Center for Biological Diversity

For Immediate Release, October 25, 2022

Contact:

Jess Tyler, (406) 366-4872, jtyler@biologicaldiversity.org
Kylah Staley, (626) 736-0587, kstaley@biologicaldiversity.org

Rare Cuckoo Bumblebees Move One Step Closer to U.S. Endangered Species Protection

TUCSON, Ariz.— In response to a lawsuit by the Center for Biological Diversity, the U.S. Fish and Wildlife Service agreed today to a deadline of December 2024 to determine whether Suckley’s cuckoo bumblebees warrant protection under the Endangered Species Act.

The species has already declined by more than 90%. Over the past two decades, a few scattered individuals have been spotted in California, Alaska, Idaho, Oregon, Colorado, Wyoming and Montana.

”This is great news for these critically imperiled bees,” said Jess Tyler, a staff scientist at the Center and author of the 2020 petition that sought federal protection for the species. “Protecting pollinators like the Suckley’s cuckoo bumblebee is vital in the face of our current insect apocalypse.”

Suckley’s cuckoo bumblebees have a fascinating story — although their specific methods remain unknown, females must fight or sneak into a colony of western bumblebees, then kill or subdue the host colony’s queen. The cuckoo bee then lays her own eggs and gains control of the host colony’s worker bees, who continue collecting pollen and nectar to feed the cuckoo bee’s offspring.

The parasitic cuckoo bumblebees play important regulatory roles in maintaining the health of bumblebee communities and the diversity of ecosystems.

Suckley’s cuckoos are generalist pollinators and feed on flowers in the aster family, as well as many other wildflower meadow species. They were once common in prairies, meadows and grasslands across the western United States but have now been lost across more than 50% of their historic range.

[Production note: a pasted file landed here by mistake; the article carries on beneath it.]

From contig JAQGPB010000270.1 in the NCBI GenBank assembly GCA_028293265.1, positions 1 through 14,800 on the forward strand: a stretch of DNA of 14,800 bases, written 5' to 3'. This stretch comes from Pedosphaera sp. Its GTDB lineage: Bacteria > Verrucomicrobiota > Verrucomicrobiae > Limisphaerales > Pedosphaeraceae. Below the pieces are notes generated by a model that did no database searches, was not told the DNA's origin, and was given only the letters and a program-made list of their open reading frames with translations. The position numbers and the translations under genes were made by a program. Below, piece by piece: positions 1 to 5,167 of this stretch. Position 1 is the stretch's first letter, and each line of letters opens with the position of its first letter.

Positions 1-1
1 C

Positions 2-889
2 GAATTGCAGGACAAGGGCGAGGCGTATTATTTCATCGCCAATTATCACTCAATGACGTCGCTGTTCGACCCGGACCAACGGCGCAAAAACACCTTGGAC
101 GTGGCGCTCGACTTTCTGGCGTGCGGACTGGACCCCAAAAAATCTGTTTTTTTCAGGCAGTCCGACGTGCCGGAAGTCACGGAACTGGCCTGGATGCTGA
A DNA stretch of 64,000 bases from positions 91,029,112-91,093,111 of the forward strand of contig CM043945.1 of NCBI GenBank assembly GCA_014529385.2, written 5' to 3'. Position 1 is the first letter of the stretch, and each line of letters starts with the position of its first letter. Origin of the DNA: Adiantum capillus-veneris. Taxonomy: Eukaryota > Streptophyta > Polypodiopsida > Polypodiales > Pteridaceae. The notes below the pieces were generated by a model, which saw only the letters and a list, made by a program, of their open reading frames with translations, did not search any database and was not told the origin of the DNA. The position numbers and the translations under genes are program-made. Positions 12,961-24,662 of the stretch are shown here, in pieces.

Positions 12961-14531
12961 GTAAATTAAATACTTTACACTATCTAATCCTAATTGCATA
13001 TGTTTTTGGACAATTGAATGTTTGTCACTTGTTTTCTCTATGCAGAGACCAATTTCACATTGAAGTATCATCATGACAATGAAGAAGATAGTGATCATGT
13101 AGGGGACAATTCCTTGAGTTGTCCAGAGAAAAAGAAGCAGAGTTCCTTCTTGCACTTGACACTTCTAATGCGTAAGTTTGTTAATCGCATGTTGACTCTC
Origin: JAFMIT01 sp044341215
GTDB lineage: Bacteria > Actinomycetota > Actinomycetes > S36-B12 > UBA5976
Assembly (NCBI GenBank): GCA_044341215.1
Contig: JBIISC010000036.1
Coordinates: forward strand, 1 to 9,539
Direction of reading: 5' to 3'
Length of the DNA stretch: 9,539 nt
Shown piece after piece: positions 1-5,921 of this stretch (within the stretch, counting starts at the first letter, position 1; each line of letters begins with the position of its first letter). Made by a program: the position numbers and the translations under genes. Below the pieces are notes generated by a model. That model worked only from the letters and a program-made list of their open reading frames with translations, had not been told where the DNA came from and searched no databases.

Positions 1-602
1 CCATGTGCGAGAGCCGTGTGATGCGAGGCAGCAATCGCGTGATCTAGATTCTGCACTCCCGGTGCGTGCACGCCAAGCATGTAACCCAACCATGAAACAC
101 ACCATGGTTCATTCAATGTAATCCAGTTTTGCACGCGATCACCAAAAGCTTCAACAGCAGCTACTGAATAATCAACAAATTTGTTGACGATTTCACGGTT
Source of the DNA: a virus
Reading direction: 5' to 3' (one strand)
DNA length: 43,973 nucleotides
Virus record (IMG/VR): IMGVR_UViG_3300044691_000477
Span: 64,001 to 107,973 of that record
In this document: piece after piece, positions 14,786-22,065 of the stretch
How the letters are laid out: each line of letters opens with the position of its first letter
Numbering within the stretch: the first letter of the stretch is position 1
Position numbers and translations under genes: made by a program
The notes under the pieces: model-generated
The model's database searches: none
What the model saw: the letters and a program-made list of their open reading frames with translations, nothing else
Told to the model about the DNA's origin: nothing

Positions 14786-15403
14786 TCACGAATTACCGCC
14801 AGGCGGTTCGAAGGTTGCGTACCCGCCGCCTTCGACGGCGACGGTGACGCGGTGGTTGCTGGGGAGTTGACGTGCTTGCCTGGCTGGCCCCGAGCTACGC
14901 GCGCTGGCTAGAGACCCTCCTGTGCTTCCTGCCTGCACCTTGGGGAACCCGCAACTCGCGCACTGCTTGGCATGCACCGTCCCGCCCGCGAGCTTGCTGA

The bees are threatened by declines in their host species, the once-common western bumblebee — which itself has declined by 93% — as well as by habitat degradation, overgrazing, pesticides and climate change.

The last sighting of a Suckley’s cuckoo bumblebee was in Oregon in 2017.

As a result of a separate legal agreement, the Service plans to decide in 2024 whether the western bumblebee deserves protection.

The Center for Biological Diversity filed a lawsuit against the Service in April 2022 for failing to meet a 2021 deadline to issue a final listing decision for Suckley’s cuckoo.

“For far too long the Service has ignored mounting evidence of this bumblebee’s troubling decline toward extinction,” said Kylah Staley, a legal fellow at the Center. “This agreement marks a long overdue step in preventing this important species from disappearing forever.”

Today’s agreement between the Service and the Center for Biological Diversity was approved by U.S. Magistrate Judge Jacqueline Rateau in the U.S. District Court of Arizona.

The decline of the Suckley’s cuckoo is part of a troubling downward trend in many of the 46 species of bumblebees and approximately 3,600 species of native bees in the United States.

The Center for Biological Diversity is a national, nonprofit conservation organization with more than 1.7 million members and online activists dedicated to the protection of endangered species and wild places.

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